- HDR content is the only way to appreciate the new screen tech fully
- Expensive, especially with accessories.
- iPadOS still feels a little clunky for productivity use
The new iPad Pro has so much in common with the MacBook that it might be hard to decide which one offers more. It comes down to what your preferences are. Here’s the run-down from reviewers around the world.
Most reviewers were quick to note that this iPad Pro was ‘chunkier’ than the last but amended that it wasn’t by much. Everything else is virtually identical, however. It’s still one of the most premium-feeling tablets you can buy. The 12.9-inch model might be less than ideal for frequent hand-held use, though. So unless you have big hands, you might factor in the cost of a stand or case to help prop things up.
The display above all else is what makes this version of iPad Pro a standout machine. It’s a Liquid Retina XDR display, meaning Apple has added HDR-capable micro lighting zones to the screen. This gets the tablet close to AMOLED contrast levels, and reviewers raved about the effect. They loved how bright the display could go without washing out the colors and contrast as well.
Featuring Apple’s latest M1 chipset, the iPad now extends its lead on every other tablet in power by a substantial margin. Simply put, there’s never been a more powerful tablet created. This is because the new Apple chipset is the same one powering their Macbook Air and Mac Mini devices. It’s no longer a mobile processor at all.
Whether you’re looking to edit 4K footage, play games, check email, or stream movies, the tablet will have zero problems bouncing back and forth between tasks without hesitating, buffering, or delay.
Software & Storage
The new iPad Pro runs iPadOS 14.5. While the software has come a long way, most reviewers felt that iPadOS holds the tablet back from its full potential. The range of storage options is expansive, having anywhere from 128GB - 2TB, which reviewers liked. While there’s no support for microSD storage, Thunderbolt 4 support means you can easily connect a card reader or external hard drive or SSD if you need work or store larger files.
Tablets have never been known for their photography prowess. However, Center Stage -- a new subject tracking feature in the iPad’s front-facing camera -- seriously impressed reviewers. What does it do? While you’re in Facetime, it will actively follow your face attempting to keep you in the center of the video no matter where you move. Reviewers raved about it and found it an excellent addition in a world full of Zoom meetings. Better still, it just worked for most. There was no need to tweak lighting or fine-tune settings.
Reviewers discovered that the battery life of this tablet was surprisingly good. Under a rigorous web browsing test, it took around 10 hours to drain the battery completely. That’s more than enough for the average workday and a little evening media binging before bed.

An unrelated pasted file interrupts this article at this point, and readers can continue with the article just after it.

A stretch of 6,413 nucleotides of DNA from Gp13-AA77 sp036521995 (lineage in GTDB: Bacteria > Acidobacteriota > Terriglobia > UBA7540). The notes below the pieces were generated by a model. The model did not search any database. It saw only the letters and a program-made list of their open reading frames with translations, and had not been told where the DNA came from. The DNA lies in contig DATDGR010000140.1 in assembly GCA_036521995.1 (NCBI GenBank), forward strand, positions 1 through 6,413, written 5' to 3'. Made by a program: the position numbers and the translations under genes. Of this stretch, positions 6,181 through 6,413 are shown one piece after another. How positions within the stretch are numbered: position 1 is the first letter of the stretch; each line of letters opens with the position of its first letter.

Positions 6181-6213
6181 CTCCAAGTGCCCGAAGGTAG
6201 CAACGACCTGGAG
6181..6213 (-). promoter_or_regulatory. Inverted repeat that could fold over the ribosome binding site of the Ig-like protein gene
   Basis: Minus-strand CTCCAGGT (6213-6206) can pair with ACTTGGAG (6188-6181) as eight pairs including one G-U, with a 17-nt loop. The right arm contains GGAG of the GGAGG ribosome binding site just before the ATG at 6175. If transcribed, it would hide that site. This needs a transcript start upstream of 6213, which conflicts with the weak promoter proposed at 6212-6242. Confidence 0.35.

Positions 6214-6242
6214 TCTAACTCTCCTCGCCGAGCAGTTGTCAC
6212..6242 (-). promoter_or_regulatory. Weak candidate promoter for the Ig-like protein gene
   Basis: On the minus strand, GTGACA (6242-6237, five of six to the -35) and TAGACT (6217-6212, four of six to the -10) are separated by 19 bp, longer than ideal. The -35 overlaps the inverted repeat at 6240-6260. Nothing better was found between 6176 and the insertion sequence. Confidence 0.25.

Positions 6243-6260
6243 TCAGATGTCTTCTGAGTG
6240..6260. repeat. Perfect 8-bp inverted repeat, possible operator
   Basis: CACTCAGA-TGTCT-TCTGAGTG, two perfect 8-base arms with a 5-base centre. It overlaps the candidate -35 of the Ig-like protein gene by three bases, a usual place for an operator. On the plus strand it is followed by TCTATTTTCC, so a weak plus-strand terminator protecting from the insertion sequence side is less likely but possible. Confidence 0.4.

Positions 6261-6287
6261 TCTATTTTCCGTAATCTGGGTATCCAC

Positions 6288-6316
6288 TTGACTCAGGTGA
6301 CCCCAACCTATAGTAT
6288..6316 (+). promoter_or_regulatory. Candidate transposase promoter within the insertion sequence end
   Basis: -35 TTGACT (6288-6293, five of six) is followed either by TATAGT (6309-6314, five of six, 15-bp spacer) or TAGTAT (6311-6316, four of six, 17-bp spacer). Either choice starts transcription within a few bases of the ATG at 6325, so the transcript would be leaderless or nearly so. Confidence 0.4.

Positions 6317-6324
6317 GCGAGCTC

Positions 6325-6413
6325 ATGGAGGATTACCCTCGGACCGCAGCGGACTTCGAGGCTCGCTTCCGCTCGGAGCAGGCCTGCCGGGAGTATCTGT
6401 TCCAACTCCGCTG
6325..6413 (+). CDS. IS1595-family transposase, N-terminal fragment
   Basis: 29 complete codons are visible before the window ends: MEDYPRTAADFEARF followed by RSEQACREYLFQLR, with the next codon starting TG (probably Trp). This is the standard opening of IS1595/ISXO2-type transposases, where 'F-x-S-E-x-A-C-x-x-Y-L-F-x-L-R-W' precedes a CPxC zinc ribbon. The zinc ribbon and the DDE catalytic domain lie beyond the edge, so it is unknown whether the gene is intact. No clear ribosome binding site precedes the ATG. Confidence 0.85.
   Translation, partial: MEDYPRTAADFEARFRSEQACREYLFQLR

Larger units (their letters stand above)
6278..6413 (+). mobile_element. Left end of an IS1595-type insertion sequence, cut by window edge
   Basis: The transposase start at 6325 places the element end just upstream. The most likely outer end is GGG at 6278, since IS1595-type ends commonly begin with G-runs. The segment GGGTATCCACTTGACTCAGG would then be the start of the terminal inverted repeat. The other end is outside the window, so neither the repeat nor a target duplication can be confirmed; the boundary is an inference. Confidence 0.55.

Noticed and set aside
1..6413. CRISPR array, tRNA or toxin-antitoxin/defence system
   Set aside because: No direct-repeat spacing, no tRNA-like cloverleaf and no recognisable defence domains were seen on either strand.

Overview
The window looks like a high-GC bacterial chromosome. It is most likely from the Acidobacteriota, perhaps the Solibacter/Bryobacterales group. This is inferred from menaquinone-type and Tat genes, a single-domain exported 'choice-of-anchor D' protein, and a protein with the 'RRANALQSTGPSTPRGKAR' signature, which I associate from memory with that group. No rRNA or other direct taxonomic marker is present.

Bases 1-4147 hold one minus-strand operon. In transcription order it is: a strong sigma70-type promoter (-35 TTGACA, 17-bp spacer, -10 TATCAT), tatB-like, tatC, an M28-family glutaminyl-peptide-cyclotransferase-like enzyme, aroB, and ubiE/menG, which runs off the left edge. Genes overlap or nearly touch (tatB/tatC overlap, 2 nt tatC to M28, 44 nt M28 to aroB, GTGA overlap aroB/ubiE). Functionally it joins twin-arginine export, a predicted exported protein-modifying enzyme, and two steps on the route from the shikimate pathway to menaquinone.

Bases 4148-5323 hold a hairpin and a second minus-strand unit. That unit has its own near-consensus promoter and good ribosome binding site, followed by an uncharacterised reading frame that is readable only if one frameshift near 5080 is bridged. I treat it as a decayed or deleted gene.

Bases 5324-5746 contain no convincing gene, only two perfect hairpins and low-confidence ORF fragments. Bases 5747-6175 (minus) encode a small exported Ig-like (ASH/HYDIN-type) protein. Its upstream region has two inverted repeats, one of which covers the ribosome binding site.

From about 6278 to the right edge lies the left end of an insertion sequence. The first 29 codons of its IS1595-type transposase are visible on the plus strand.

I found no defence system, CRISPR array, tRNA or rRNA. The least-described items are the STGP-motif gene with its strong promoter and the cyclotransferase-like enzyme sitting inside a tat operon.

The audio experience on the iPad Pro has always been a strong point. The four speakers on the iPad Pro 12.9 (2021) are no exception. Reviewers found them to be loud and the listening experience balanced enough to skip their usual Bluetooth speakers. This is something that will likely improve further as Apple adds spatial and lossless audio to the iPad in a future software update.
The Apple Magic Keyboard makes the tablet a little bit heavier but allows for hands-off use and a keyboard/track mouse. The Apple pencil goes without saying. Both greatly expand the functionality of the iPad but are also compatible with lower-priced models, so don’t make them the sole reason for going for the iPad Pro 12.9 (2021).
Specs at a Glance
- Large, squared-off design
- 12,9-inch Liquid Retina XDR display
- Apple M1 Octa-core processor
- 8/16GB of RAM
- iPadOS 14
- 128/256/512GB and 1TB/2TB storage options
- 12MP lens, 2x Optical and 5x Digital cameras
- 10-12 hours of battery life
- 4-speaker audio
- Apple pencil, Apple magic keyboard support
The Bottom Line
Reviewers found the price the most significant point to consider. After you add the Magic Keyboard and an Apple Pencil, you could spend a very similar total and get an M1-equipped MacBook Air. That said, if you prefer a touch-based interface, a more mobile experience, and top-notch audio, the iPad Pro 12.9 (2021) delivers. It’s fast, reliable, and tops nearly every benchmark imaginable.
Arstechnica says, “If you have one of the previous couple iPad Pro models, only one thing might stir you to upgrade: the 12.9-inch iPad Pro's exceptional Mini LED display. This is the best screen we've ever seen in a tablet—it's one of the best screens we've seen in any personal computing device, period. If you're a content creator or even just an avid consumer of HDR movies on your tablet, the upgrade could well be worth it.”
Tom’s Guide states, “But those professionals who bought the iPad Pro 2020 — and catch themselves waiting for it to export video faster — should upgrade. It's without a doubt the best tablet there is — especially if you can see the difference between HDR and 4K HDR. I bet, though, that they'd love for iPadOS to mature a bit and provide the capabilities their Macs can.”
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